, July 2009
Itzhak Perlman recorded Prokofiev’s First Concerto with Gennady Rozhdestvensky and the BBC Orchestra for Angel October 23–25, 1980; the live performance included in Medici Arts’s collection of Perlman’s performances therefore preceded it by only a day. Perlman sounds as sumptuous as he did live in the mid 1990s and plays with the same ingratiating warmth. Of course, along with that warmth and communicativeness comes lots of grimacing, a kind of physiognomic virtuosity that Heifetz called “funny business.” Concerning matters more directly relevant, in a Concerto that requires a great deal of starch, while Perlman’s staccatos, produced with a loose wrist and arm, don’t seem either brittle or crisp, they don’t detract from the performance’s tartness. Perlman deftly shifts moods between the violence of the middle part of the first movement and its ethereal ending. Oistrakh championed Prokofiev’s quizzical work in Russia, as did Szigeti in the West; in the Scherzo, Perlman fused Oistrakh’s warmth and Szigeti’s angularity. It’s been said that, despite the Scherzo, the work as a whole can’t really be described as a virtuoso concerto, but Perlman’s brilliance in the Scherzo challenges that judgment, demonstrating just how much can be made of, for example, the slides on harmonics. At least after the opening bassoon solo, the final movement seems in this performance more arch overall than in details. Perlman, for example, throws the staccatos at the change from moderato to allegro moderato from his wrist at the very heel of the bow, and while they’re hardly mushy, the visual impression they create doesn’t fit particularly well the timbral effect they create (by way of comparison, watch Christian Ferras play the similarly cocky passages in Stravinsky’s Concerto on EMI 90444, 27:6). Nevertheless, the whole movement sounds infectious, personalized by individual portamentos. (Perlman seems to be forced to wait for the Orchestra on a high trill in the finale at 20:58—it’s pretty neatly covered, and such things happen in live performance.)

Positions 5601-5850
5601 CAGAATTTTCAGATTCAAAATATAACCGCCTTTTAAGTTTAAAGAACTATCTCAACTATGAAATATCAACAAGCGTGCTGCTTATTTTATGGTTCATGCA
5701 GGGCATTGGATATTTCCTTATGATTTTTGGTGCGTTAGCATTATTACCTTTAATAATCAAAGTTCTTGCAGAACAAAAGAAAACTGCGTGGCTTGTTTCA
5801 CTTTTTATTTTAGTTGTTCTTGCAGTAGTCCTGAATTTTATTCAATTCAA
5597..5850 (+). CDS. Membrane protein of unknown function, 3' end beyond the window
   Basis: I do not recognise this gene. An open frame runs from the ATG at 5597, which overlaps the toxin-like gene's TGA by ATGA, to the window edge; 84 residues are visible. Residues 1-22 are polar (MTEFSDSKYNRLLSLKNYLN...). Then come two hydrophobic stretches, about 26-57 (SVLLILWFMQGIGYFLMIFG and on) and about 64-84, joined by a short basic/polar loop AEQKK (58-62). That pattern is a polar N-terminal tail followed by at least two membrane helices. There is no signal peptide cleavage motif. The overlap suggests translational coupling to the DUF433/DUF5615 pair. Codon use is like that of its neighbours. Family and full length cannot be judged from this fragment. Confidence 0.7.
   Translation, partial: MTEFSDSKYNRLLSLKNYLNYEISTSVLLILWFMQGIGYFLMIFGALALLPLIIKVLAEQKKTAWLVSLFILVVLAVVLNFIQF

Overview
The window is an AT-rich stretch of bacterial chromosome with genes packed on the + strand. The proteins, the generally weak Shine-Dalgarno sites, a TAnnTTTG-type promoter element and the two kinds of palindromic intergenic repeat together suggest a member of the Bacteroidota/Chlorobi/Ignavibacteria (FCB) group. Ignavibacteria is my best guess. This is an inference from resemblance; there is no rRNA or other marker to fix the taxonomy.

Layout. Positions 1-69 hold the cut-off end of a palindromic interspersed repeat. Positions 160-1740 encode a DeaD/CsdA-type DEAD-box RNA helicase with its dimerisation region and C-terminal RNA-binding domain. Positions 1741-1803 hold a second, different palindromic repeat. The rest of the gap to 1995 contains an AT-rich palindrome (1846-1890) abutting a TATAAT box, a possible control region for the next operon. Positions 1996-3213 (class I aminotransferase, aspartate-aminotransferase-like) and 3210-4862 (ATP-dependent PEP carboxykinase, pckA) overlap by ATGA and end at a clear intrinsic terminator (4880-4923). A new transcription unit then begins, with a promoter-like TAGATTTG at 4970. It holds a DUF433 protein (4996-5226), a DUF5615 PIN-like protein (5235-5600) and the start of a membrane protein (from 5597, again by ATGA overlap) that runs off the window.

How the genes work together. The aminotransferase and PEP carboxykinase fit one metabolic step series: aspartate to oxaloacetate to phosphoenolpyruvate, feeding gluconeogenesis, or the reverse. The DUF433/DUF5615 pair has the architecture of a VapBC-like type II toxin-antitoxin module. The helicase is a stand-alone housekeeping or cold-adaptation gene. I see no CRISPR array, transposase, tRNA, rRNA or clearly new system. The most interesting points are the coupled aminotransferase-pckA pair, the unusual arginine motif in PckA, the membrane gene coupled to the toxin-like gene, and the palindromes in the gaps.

The Elgar Concerto, recorded in Royal Albert Hall with the same conductor and orchestra almost a year later, almost makes an opposite impression. The majestic opening tutti, with its paragraph-length thematic ideas, has been called worthy of the Empire. Here it struts by rapidly. In fact, in comparison with Heifetz’s highly charged but fully Romantic version, Menuhin’s sensitive, deeply personal performances with Elgar from the 1930s or Boult more than 30 years later (not to mention Albert Sammons’s), and, more recently, with Kennedy’s two versions, Perlman’s seems almost perfunctory. While the performance lacks the hushed nostalgic sense that Philippe Graffin mentioned in 30:1 of an era about to pass away, and without the quintessential Englishness that Yehudi Menuhin described in explaining the second theme during a televised master class, Perlman still manages a sense of soaring warmth. Perhaps because the recorded sound tends to keep the soloist within the orchestral textures, Perlman seems to be fighting the massive forces that surround him. In this symphonic yet virtuosic Concerto, a violinist might either set out to conquer or simply concede and make the most of the work’s opportunities for deeply personal commentary (Elgar himself had been a violinist and must have embodied a great deal of himself in the solo part, whatever the meaning of the epigraph). And Perlman does play with a great deal of tenderness, if not the wistfulness listeners might ascribe to the piece in retrospect. The slow movement continues taut tempos. Kreisler, who “made” this piece, remained rhythmically alive in his performances of other works and never descended into schmaltz (even if he sometimes translated into highly idiomatic violinistic language some pieces of questionable musical value). Be that as it may, while in the second theme, Perlman provides some of his most redolent and majestic playing (as in the portamentos he introduces at the return of the main theme), he generally refuses to linger; and, providing no pauses to set up explosions, he creates an overall impression of aloofness. The promising passagework at the opening of the finale seems laborious here rather than stirring, its facile runs seemingly without destinations. Whether or not Kreisler learned the Concerto on the train without a violin in hand, the solo part’s technical demands, together with the massiveness of the orchestra, should fully extend any violinist who takes it up; Perlman, reading the part from music, certainly seems fully extended. Yet he’d recorded the work with Barenboim in the studio only five months earlier.
Saint-Saëns’s brilliant character piece from 1971 shows Perlman roughly a decade earlier, playing with the combination of bite, sparkle, and subtle nuance that made his reputation. The main theme is as impudent as in Heifetz’s version from 1935, and the second theme smolders. Technically, Perlman’s left hand seems more alert than it’s looked in later years. In all, I’d rather watch this performance than Heifetz’s in They Shall Have Music.
Offering views of Perlman in less frequently played repertoire (to what anniversaries do we owe this release?), Medici Arts’s collection should appeal to aficionados and historians of the violin as well as to general viewers, particularly for Prokofiev’s Concerto and Saint-Saëns’s warhorse. Strongly recommended overall.